On each IPv6/IPv4 node, an interface representing the IPv6 over IPv4 tunnel is created. Routes might indicate that the destination node is on the same logical subnet defined by the IPv4 infrastructure. Based on the sending interface, the optional route, and the destination address, the sending host tunnels the IPv6 traffic to the destination.

The following figure shows tunneling between hosts.

cc781672.873318ad-b880-40a7-9199-89d1af8a59a1(en-us,WS.10).gif

I would recommend reading this article from Microsoft it covers everything about IPv6.

Microsoft How IPv6 works article.

Edited by Infiltrator
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I would recommend reading this article from Microsoft it covers everything about IPv6.

http://technet.microsoft.com/en-us/library/cc781672(WS.10).aspx

You mean covers specifics regarding Microsoft and IPv6. Not every OS or even hardware device treats IPv6 in the same manner. By the way, that link you posted was broken,I guess because of how the forums parsed the ( ), so I changed it to a bitly link instead - http://bit.ly/aYlcUe

IPv6 is still in the infancy stages, and I imagine a lot of what is out now, will mature over the next couple of years, if not change from what it is now to adding new rules and standards. As much as IPv4 is dead, its not going away any time soon, and could be around forever. Even when shops start to convert their systems to IPv6 only, I imagine there will be some that just do not make the switch.

This isn't just some communication protocol that works over the existing IP landscape. Its something that crosses all layers of the OSI model, and can throw a wrench into any setup from the application layer all the way down to layer 2. Taking unsolicited router announcements from the internet for example, has the potential to shut down any windows IPv6 network today, as well as peg their CPU to 100%, forcing the need for a reboot, or disconnection from the ethernet cable, which pretty much kills all traffic any way. This is something that has been addressed to Microsoft, and apparently, they have no plans to fix any time soon. -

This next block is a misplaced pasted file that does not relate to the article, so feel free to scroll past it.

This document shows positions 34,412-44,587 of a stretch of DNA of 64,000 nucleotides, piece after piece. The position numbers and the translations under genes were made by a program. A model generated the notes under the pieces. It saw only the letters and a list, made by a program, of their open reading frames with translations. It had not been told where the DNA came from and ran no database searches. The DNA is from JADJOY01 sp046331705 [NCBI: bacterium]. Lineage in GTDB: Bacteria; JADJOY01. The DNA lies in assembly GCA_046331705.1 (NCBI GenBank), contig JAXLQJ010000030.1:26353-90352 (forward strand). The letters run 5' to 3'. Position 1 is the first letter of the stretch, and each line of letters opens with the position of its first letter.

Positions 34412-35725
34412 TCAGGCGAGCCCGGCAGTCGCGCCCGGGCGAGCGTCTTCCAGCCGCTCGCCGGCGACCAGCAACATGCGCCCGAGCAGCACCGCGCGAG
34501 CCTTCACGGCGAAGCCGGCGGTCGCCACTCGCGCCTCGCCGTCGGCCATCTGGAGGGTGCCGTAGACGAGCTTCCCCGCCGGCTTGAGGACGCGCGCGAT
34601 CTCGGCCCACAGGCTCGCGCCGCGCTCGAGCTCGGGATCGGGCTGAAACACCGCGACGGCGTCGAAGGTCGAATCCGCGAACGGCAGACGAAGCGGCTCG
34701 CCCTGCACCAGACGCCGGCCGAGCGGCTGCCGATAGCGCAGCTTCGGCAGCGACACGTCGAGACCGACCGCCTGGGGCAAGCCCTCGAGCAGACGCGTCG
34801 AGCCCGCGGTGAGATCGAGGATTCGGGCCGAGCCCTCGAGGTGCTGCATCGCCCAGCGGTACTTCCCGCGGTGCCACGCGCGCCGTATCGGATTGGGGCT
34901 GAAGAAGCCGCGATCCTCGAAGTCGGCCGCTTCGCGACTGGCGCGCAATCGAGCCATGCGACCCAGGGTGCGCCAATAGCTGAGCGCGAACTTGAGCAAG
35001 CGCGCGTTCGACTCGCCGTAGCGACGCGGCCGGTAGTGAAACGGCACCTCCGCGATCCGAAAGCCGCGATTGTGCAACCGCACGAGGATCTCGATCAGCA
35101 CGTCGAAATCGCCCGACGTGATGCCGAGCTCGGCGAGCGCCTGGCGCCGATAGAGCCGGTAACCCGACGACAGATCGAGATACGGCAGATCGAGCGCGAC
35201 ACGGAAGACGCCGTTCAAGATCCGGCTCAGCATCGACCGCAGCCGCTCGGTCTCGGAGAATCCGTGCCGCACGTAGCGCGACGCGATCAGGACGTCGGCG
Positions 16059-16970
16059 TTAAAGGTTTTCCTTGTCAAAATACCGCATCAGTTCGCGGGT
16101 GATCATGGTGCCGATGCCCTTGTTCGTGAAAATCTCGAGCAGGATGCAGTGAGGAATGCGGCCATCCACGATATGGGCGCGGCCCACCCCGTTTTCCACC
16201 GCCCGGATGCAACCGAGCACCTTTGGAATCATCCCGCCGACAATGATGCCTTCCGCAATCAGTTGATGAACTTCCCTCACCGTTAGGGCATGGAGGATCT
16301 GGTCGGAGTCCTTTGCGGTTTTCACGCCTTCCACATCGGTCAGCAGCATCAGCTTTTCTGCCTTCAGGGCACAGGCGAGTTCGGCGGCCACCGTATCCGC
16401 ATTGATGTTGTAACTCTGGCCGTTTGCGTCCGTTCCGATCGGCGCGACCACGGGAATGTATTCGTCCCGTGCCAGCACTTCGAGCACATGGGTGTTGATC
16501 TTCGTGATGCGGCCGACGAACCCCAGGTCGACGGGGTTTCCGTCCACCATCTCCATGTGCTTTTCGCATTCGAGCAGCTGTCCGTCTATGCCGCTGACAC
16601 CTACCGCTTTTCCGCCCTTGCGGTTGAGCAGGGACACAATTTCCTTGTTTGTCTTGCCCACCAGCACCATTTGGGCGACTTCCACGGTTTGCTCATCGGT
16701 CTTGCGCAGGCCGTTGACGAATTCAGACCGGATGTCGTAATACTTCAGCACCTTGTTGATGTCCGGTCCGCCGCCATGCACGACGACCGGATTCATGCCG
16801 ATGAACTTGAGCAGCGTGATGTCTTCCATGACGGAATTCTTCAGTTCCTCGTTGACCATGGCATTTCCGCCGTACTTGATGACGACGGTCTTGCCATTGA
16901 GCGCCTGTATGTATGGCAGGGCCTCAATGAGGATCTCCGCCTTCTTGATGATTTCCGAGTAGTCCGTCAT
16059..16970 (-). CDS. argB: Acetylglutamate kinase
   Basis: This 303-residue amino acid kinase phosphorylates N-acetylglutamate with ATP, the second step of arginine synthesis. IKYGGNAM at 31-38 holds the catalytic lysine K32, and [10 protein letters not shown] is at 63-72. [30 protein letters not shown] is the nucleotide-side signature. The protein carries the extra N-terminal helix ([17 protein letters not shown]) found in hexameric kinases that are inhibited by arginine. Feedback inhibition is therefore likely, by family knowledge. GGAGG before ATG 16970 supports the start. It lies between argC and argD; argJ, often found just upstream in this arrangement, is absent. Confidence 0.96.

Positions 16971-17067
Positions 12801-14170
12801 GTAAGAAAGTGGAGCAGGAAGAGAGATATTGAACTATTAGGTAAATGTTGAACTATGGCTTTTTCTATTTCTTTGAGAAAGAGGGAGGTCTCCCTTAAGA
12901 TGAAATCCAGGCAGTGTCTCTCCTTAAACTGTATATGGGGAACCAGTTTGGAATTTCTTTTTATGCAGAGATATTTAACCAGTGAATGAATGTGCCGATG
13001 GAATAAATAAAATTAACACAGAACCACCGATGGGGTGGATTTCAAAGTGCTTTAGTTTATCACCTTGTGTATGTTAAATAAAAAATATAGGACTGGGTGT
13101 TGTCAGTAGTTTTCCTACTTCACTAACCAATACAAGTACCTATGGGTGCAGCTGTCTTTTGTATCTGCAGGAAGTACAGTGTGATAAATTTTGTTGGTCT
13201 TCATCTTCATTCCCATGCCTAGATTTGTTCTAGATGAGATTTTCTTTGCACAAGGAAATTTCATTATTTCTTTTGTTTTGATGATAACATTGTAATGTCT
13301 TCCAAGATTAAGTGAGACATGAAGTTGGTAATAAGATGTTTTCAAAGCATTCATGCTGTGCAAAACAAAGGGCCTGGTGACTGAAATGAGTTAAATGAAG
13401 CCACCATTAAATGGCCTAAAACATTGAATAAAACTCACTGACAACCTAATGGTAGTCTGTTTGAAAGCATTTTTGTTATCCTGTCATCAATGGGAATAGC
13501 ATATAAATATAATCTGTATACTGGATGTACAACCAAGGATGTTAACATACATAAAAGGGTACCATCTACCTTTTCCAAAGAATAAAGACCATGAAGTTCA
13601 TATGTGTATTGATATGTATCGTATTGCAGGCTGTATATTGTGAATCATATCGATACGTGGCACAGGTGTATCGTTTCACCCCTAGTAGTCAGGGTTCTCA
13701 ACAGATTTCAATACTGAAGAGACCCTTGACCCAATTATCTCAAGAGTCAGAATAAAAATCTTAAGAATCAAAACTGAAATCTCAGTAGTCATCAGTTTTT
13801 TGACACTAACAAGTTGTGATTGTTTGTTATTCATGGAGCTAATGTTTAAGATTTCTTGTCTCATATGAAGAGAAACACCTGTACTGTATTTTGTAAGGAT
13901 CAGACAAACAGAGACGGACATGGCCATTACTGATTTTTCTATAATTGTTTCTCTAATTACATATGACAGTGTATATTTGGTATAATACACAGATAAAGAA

Edited by digip
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I just fixed the URL and that video you posted on mitigating DDOS attacks was very informative. By the way do you know what tool he used in Backtrack to simulate that syn flood attack.

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@ digip, nice find on that video I just finished watching. This is all far to interesting. I can see so many advantages as well as disadvantages for everyone.

@ Infiltrator, this might be the tool: http://www.backtrack-linux.org/forums/tool-requests/34754-ddosim-layer-7-ddos-simulator.html

Another thing I thought of earlier is this could be an advantage for ISP's as I can see customer's leasing a pool of IP's at least once IPv6 is standard.

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Thank you G-Stress much appreciated.

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He sent IPv6 router announcements, up to 100 random announcements. Probably wrote his own tool for this, but might be something included in bt already.